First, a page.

However, the college towns where these gladiatorial contests take place are often populated by progressives given to book learning. This includes Ames, Iowa; Athens, Georgia; and Tallahassee.

Democratic voters, in other words. A number of them (like me) also go to football games. This could explain why some of those nice Iowans booed Trump and gave him the finger. But I’ll bet a preponderance of those in the stadium intend to vote Republican.

Race line

The players on the field are majority Black; the fans in the stands are majority white. The University of Colorado’s “Neon Deion” Sanders notwithstanding, major college coaches are also white. So are most athletic directors, university presidents, boards of trustees and, if the player makes it that far, NFL brass.

Older white men have the power; younger Black men do the labor — just like in the good old days. This is the America that makes conservatives happy.

Women do not play Power Five college football: Good girls support the men on the field. If they’re dressed in tight, sequined outfits, well, so much the better. Any departure from sexual norms or what one team’s adherents define as the correct order of the universe can unleash a nasty bout of insults and taunting.

When the Crimson Tide lost to the University of Texas the other week — and they ain’t used to losing — ‘Bama fans called Longhorn players a slur for gay men and told them to “go back to the projects.”

Sportsmanship! Football is old-school heterosexual masculinity on steroids — often literally. You have to be big, fast and seriously strong to play the game. You must be prepared to hit and get hit, and bounce up and say, “I’m fine, coach!” even if your left eyeball has relocated to your cheek.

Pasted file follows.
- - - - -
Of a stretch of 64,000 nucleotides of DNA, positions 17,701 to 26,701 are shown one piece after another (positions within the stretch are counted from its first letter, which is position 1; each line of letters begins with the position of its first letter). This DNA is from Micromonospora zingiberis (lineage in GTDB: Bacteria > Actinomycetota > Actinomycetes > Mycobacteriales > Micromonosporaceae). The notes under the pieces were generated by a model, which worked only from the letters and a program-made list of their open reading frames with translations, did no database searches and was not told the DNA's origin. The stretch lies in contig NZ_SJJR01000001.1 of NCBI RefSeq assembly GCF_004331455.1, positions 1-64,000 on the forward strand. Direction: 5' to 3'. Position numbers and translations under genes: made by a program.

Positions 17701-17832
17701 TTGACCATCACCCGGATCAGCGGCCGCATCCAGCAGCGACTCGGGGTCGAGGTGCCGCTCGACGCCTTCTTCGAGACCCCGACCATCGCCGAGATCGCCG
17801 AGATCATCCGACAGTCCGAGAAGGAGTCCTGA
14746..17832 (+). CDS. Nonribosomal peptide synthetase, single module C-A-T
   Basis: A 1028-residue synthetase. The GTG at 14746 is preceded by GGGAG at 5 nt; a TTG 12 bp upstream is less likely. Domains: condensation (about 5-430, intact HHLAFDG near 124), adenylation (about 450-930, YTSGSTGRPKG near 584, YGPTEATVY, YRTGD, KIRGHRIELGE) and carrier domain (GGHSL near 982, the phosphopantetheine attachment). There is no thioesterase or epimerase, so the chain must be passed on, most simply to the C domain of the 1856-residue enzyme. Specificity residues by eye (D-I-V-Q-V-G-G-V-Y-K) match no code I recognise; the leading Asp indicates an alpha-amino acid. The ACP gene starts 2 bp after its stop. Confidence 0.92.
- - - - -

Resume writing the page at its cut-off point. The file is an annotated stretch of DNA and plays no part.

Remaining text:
Football players wear what amounts to armor as if they’re going into battle. In fact, their coaches tell them they’re going into battle. The game is entangled with militarism: Quarterbacks are called “field generals” and throw “bombs,” actual soldiers show up to raise flags and fighter jets fly over the stadium.

Some colleges, especially here in the South, used to confuse football with the War Between the States. After all, one side invades the other’s territory and takes control of their land, a signal trauma for Southern white folks.

When the University of Georgia upset Yale in 1929, one sports writer said it was like “charging up the slope at Gettysburg.” In 1926, when the University of Alabama, then considered a lowly bunch of farm boys, beat the Washington Huskies by 1 point, white Southerners crowed that “the honor” of Dixie had been restored, as if Johnny Reb had got hisself a do-over.

Now the war is between the “woke” pinkos with their books and their science up yonder at the university and the conservative zealots worshiping in football cathedrals every Saturday.


If you, like me, indulge your inner barbarian and watch college football on television, know that your enjoyment will soon be interrupted by campaign commercials for DeSantis, Ramaswamy, Nikki Haley, Tim Scott and probably Trump — assuming he has any money left after paying his lawyers.

The Republicans would love an election decided by the college football fan base, all those bellicose white folks who think “their” country is being taken away from them, even as they cheer on a bunch of Black kids.

If they saw those same kids in jeans and T-shirts walking down the sidewalk on a Saturday night, they’d be scared to death.

As for me, I guess I just have to live with paradox.

Diane Roberts, an eighth-generation Floridian and an English professor at Florida State University, is the author of “Tribal: College Football and the Secret Heart of America.” This essay, reprinted under a Creative Commons license, originally appeared in the Florida Phoenix.